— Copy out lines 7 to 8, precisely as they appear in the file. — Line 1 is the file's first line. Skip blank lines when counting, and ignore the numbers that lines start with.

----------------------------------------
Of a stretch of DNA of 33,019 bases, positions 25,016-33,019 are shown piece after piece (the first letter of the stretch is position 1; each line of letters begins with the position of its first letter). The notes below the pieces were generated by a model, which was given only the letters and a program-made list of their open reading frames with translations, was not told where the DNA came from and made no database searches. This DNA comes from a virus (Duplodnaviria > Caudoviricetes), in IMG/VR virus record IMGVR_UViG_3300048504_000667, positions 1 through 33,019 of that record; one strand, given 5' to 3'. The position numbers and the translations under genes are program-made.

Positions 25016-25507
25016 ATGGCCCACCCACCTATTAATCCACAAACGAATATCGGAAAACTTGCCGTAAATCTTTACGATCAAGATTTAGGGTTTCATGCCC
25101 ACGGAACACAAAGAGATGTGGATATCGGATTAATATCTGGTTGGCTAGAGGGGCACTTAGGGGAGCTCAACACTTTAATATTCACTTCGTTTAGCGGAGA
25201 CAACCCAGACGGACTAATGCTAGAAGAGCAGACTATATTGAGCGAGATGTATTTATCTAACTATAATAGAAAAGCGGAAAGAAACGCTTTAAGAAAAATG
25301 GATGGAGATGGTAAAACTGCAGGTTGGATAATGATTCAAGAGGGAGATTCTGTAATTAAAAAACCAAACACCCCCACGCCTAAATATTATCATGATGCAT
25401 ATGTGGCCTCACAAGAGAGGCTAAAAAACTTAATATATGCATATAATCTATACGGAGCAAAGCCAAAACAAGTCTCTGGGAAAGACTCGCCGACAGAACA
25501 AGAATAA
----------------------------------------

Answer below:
25401 ATGTGGCCTCACAAGAGAGGCTAAAAAACTTAATATATGCATATAATCTATACGGAGCAAAGCCAAAACAAGTCTCTGGGAAAGACTCGCCGACAGAACA
25501 AGAATAA